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As an apprentice to John Jeffries, teenager Brigham Young became skilled in carpentry and as a glazier and painter. “He became known for his furniture as well as for ornately carved mantelpieces” (see Encyclopedia of Mormonism, 4:1601).

This is one of several examples in multiple houses of a decorative feature commonly made by a young Brigham Young. | Kenneth Mays

Brigham Young later was the second president of The Church of Jesus Christ of Latter-day Saints.

Leonard Arrington cites in his “Brigham Young: American Moses,” a contemporary of young President Young as saying that “Brigham did a variety of custom work … building homes; making and repairing furniture; putting in windowpanes, doorways, staircases, and fireplace mantels; and other handyman types of work.”

When Brigham Young was first married in 1824, he and his wife, Miriam, they lived in the region of Haydenville, Port Byron and Auburn, New York. There are still homes in the greater Auburn, New York, area with traditional claims of decorative features made by him.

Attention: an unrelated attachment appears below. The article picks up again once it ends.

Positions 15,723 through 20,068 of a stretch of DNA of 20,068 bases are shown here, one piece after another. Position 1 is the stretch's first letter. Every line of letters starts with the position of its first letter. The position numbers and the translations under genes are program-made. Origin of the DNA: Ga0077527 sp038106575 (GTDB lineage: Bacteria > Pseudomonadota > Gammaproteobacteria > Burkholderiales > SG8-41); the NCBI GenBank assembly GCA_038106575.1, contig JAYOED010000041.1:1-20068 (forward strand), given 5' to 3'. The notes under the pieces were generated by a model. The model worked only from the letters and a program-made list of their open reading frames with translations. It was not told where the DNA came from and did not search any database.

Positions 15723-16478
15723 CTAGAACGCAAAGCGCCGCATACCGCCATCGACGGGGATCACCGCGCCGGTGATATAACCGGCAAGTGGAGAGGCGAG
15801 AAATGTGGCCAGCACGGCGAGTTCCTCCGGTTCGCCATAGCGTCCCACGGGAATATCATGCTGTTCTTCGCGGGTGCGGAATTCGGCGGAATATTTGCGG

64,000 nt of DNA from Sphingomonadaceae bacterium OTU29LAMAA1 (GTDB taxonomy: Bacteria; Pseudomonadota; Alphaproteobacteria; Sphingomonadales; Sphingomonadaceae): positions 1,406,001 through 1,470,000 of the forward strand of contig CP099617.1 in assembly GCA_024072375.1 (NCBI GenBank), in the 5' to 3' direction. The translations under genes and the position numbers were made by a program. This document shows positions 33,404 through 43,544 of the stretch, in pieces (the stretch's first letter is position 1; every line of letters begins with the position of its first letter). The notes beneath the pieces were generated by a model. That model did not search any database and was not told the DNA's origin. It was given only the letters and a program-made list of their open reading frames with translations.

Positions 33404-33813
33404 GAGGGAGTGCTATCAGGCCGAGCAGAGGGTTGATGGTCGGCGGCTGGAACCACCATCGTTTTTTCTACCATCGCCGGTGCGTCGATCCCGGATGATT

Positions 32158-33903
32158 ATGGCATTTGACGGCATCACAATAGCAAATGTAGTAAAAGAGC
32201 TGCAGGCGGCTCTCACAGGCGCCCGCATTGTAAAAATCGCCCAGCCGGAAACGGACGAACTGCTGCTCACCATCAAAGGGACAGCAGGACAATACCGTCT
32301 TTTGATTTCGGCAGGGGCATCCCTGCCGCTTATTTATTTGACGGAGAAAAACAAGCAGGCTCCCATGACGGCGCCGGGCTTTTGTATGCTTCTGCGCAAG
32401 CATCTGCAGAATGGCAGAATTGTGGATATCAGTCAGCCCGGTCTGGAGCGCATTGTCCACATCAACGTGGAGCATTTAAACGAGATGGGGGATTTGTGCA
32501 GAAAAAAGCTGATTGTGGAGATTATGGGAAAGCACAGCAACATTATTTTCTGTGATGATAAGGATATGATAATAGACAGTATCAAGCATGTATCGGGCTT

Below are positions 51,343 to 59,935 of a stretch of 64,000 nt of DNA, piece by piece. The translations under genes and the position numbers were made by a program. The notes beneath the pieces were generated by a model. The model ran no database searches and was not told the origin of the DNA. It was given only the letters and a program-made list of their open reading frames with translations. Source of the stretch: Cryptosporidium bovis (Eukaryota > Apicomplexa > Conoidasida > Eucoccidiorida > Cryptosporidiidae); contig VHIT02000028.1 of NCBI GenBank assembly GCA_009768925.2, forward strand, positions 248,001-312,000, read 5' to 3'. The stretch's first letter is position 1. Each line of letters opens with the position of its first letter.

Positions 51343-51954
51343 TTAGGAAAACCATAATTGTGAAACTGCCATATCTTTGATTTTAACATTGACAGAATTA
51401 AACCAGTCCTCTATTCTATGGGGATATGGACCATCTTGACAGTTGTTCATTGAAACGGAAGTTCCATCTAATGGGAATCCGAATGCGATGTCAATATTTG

The owners of one home say that when they were looking at the property, marketers claimed that at least six fireplace mantels in the home were made by Brigham Young. There is also a fanlight doorway as well as decorative moldings and door casings in that house that share the same provenance.

The historic home of William H. Seward, who was Abraham Lincoln’s secretary of state, in Auburn has a beautiful fireplace mantel which, tradition holds, was fashioned by Brigham Young (see “Picturing History: Brigham Young fireplace mantel, Auburn, New York,” Jan. 28, 2015). The Seward House Historic Museum is open to the public for tours.

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